So this past weekend my daughter and I decided to hit Charleston, SC. It was a “quicky” – since I had a long weekend we actually had a mutual day off, Monday, so it was down on Sunday, back on Monday. Now, Charleston is about a 3.5 hour drive from our house – except for Sunday. We were about 30 miles into the trip when we started seeing signs that said that the interstate was closed at Exit 83 – no other information. Now, I’ve driven down that section of interstate a few times, but I’ve never gone anywhere around it, so when they suggested a detour, I was a little worried. Normally I travel with a plethora of maps – a legacy from my dad. But this time I’d Googled the directions and hadn’t brought any maps – besides, I don’t think I would have foreseen the need for maps of Ft. Mill/Rock Hill, SC!!! Traffic was quite light, so we figured “How bad can it be?” One hour, and one mile later, we knew just how bad it could be! We pulled off at Exit 83 – the interstate was a huge, 4 lane parking lot – and pulled into the first gas station in sight to get a map and there actually were some left! We asked why the interstate was closed. Turns out that one of the big message boards that are used for Amber Alerts and other road related messages had fallen – across all 8 lanes of the interstate!!
We got back in the truck and headed for the detour. When we got to the freeway onramp, we could see that the traffic was starting to move. Figuring that even slow interstate traffic was going to be a 2-lane local detour, we got back on the freeway. Yes, I suppose it was faster, but the rest of the way to Columbia, SC was a yoyo from 35 mph to 80 mph. Just when you’d think you were well on your way, someone would brake for some obscure reason and everyone else would follow suit. In the end, it took us 5 hours to get to our hotel. Fortunately, our plan had been to just veg at the hotel, so we didn’t miss out on any reservations.
I fell in love with Charleston. Charlotte is a nice city, but it is embarassed about its history, and in a hurry to prove itself a “modern” city. Almost every historical building has been pulled down to be replaced by a modern high rise, leaving the city with no sense of identity. Charleston, quite the opposite, has embraced its history and flaunts it. Historic Charleston is almost like a visit to the past, cobblestone streets, flagstone sidewalks that are cracked and uneven from age, a fantastic market place, unique architecture, and that easy pace of life. Probably my favorite part was sitting in the local coffeehouse, looking out the double doors (which would be open in warmer weather) and enjoying an absolulely fantastic mocha. I could get used to that!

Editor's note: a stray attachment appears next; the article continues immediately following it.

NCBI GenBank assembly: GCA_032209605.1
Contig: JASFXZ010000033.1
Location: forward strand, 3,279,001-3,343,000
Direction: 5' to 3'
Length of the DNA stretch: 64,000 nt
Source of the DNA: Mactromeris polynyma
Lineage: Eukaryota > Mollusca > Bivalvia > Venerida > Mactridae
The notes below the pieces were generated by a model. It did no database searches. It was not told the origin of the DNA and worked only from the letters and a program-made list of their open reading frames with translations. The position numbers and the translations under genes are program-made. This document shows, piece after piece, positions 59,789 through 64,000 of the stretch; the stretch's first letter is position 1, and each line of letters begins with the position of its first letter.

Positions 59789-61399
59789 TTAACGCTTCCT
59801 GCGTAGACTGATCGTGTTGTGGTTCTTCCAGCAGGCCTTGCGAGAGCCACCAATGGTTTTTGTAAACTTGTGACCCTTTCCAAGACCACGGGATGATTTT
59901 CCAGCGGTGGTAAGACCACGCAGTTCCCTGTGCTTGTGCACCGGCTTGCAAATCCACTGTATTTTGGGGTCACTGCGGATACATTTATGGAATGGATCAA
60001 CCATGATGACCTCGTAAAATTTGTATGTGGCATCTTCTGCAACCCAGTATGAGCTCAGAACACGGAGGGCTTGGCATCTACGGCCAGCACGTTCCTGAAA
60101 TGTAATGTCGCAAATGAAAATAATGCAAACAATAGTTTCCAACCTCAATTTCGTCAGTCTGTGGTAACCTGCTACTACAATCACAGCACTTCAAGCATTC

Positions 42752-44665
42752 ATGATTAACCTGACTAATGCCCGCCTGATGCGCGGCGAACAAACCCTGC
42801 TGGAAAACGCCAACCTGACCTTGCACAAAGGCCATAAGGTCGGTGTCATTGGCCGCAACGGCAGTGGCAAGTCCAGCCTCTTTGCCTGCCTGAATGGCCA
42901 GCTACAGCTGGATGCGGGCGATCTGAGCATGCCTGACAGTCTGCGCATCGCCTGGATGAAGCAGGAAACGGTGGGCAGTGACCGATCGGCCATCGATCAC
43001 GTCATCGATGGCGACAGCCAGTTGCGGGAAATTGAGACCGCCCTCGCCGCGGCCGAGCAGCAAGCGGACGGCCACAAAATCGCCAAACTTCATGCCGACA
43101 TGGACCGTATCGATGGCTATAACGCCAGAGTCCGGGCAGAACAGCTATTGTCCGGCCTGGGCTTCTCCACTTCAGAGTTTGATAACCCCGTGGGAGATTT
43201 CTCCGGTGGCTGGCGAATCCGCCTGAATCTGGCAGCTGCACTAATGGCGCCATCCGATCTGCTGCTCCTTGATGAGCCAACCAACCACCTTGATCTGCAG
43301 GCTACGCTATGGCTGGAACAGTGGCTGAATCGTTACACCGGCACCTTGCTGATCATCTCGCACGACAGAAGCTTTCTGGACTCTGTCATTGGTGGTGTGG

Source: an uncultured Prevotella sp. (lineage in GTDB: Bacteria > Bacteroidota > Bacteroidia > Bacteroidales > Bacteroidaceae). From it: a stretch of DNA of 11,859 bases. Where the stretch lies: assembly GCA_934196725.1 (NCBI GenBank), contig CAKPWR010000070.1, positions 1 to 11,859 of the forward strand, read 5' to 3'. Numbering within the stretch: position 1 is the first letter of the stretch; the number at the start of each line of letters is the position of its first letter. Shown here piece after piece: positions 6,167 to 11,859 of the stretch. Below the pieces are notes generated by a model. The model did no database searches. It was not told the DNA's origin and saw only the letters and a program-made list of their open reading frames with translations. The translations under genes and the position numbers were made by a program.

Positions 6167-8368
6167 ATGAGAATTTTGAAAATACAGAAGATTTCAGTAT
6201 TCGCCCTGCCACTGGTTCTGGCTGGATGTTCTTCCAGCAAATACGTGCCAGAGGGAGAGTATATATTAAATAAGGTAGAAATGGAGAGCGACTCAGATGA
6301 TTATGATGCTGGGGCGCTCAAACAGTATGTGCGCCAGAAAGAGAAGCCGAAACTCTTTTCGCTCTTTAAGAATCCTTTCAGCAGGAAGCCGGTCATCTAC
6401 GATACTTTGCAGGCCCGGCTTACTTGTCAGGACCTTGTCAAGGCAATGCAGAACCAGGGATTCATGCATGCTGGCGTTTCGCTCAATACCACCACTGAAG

I’m sure you’re wondering where the food is by now…. well here we go!!
My daughter and I have bounced business ideas off of each other frequently, with the result that we could easily have a dozen ventures going – if we had the money!! This time, over breakfast at IHOP, we discussed one that is probably the most appealing to me yet – a spa/hotel/restaurant/shops retreat. My biggest problem with having a restaurant however, is that there needs to be some consistency to a menu, but I have so many things I want to try, and I’m sure I’ll find more!!
Over the course of that breakfast hour (at 11:45 am, so just barely breakfast) we laid out a complete high level business plan, complete with a basic menu – and plenty of room for improvisation. One of my most favorite things is to go to the local farmer’s market and get what ever is available – and create a menu based on that. We built that into our menu for the retreat. I don’t know how this will come about, or when, but it’s now on my “Bucket List”.
And for a little bit more food. My parents visited us for 8 days over the Thanksgiving holiday. Now typically we just cook 3-4 days a week and eat the leftovers the rest of the time. But with my parents there, it meant cooking for almost every meal. I also had to work part of the time that they were there, so it was necessary to come up with some quick meals. This one seemed like a good idea at the time, and turned out to be a raving success. Part of what made this so easy for me is that my daughter works at Trader Joe’s, and all of these ingredients were readily available, including the toasted pecan pieces, already toasted and already pieces. I made it again at Christmas when we were at my parents for all the family, and everyone thought it was fantastic. The secret is in the spices 🙂
Easiest “Gourmet” Breakfast Ever (serves 4)
Buttermilk pancake mix
1 pkg frozen mangos, thawed
1 tsp cornstarch
1/4 tsp cardamom
pinch of chili powder
pinch of salt
2 TBS raw sugar
toasted pecan pieces
Put the mangos in a saucepan. Mix the cornstarch with enough water to make it pourable. Add to mangos, and add chili powder, salt and raw sugar. Bring to a boil and cook until juice is clear. Set aside and make pancakes. Pour fruit over pancakes, put a spoonful of creme fraiche on top, and sprinkle with toasted pecan pieces.